ABC News' Sunlen Miller and Jon Garcia report:
With more than a dozen dead in Palestinian protests along the Israeli border over the weekend, White Press Secretary Jay Carney told reporters aboard Air Force One that administration officials “regret the loss of life, and our thoughts are with the families of loved ones of those killed and wounded. Israel like all countries has the right to prevent unauthorized crossings at its borders. Its neighbors have a responsibility to prevent such activity.”
Carney also said the administration is “strongly opposed to the Syrian government's involvement in inciting yesterday's protests in the Golan Heights.”
“Such behavior is unacceptable and does not serve as a distraction from the Syrian govt's ongoing repression of demonstrators in its own country," Carney said, adding that Syrian President Bashar Assad was inciting the protests to deflect attention from his own internal crackdown on demonstrations.
"We certainly think that there's a history of that and it seems apparent to us that that is an effort to distract attention from the legitimate expressions of protest by the Syrian people and from the harsh crackdown that the Syrian govt has perpetrated against its own people," Carney said.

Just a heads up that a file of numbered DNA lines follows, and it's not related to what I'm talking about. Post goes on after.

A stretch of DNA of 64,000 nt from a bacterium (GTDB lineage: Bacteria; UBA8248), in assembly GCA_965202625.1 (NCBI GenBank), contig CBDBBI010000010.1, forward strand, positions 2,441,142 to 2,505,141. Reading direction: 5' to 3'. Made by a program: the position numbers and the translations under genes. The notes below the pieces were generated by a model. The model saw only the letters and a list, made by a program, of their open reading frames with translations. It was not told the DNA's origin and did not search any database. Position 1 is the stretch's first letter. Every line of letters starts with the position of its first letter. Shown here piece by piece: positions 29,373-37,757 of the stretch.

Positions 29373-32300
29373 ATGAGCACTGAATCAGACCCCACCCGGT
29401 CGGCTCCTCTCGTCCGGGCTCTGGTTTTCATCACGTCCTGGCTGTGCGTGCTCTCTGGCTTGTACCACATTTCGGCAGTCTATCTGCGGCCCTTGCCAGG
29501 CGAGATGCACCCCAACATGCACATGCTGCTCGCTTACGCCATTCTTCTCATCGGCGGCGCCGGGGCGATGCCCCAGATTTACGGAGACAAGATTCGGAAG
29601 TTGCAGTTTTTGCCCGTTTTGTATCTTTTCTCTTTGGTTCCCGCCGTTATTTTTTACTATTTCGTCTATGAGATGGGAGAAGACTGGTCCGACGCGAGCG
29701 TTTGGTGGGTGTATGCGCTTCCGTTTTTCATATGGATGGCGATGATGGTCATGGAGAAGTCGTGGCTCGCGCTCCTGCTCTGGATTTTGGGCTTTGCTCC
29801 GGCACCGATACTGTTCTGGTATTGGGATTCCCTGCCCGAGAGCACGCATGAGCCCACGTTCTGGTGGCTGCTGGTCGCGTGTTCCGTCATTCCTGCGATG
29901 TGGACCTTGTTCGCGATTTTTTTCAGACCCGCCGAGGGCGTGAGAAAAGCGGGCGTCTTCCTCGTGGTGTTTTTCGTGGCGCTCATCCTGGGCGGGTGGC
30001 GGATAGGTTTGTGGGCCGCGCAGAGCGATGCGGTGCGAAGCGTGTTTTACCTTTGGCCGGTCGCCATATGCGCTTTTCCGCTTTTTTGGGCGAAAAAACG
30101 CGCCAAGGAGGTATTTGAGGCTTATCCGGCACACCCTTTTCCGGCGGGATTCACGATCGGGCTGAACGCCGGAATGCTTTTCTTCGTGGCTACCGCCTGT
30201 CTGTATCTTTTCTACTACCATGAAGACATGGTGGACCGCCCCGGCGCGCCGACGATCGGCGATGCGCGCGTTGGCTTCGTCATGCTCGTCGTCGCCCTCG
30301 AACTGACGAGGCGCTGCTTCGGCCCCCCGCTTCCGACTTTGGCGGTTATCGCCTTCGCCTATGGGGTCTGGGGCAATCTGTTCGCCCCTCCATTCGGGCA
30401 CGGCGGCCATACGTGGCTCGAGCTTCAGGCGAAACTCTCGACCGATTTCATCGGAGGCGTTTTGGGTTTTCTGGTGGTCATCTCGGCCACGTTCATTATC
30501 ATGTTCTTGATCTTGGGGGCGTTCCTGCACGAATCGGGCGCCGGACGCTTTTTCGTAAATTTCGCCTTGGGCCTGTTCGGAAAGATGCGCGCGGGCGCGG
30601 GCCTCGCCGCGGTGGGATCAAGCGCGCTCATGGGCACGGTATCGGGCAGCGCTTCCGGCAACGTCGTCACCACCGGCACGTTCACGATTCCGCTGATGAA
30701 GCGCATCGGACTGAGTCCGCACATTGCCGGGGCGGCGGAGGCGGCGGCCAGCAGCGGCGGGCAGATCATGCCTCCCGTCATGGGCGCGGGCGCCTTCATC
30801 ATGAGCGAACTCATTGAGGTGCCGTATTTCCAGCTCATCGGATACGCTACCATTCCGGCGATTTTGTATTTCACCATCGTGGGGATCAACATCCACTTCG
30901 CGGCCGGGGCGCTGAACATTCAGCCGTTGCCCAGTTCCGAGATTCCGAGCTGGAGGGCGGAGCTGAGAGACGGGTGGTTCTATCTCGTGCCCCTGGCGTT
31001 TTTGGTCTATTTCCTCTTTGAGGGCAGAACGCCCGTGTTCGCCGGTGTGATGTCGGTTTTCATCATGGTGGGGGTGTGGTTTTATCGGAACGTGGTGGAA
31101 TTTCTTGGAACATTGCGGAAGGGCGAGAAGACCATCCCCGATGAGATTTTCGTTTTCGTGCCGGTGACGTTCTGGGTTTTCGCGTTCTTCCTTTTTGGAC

Still on the topic of Middle East activity, Carney reminded the press that the president will be speaking about the progress and change in the region in a speech this coming Thursday, though he declined to talk about specifics of the speech.
“(The speech) will address where we are in this remarkable period. It will also address how he approaches the kind of historic change we’ve seen in the region and where he thinks we’re headed … in terms of our policy in the region and the region itself,” Carney said, adding that the departure of former Sen. George Mitchell, Obama’s special envoy to the Mideast, won’t mean a change in policy.
Carney declined to comment on arrest of International Monetary Fund head Dominique Strauss-Kahn in New York over the weekend but hastened to add that the White House “note(s) that the IMF has said they have appointed an acting director and the IMF remains fully functional and we remain confident in the institution of the IMF and its ability to continue to execute its mission effectively,” Carney said.
Carney made the comments on the way to Memphis, Tenn., where President Obama will address the graduates at Booker T. Washington High School, winners of the White House sponsored “2011 Race to the Top High School Commencement Challenge.” While in Memphis, Obama will meet with families affected by and emergency personnel who are responding to the historic flooding that has devastated the Mississippi river valley. The president, however, will not be touring the flood damage.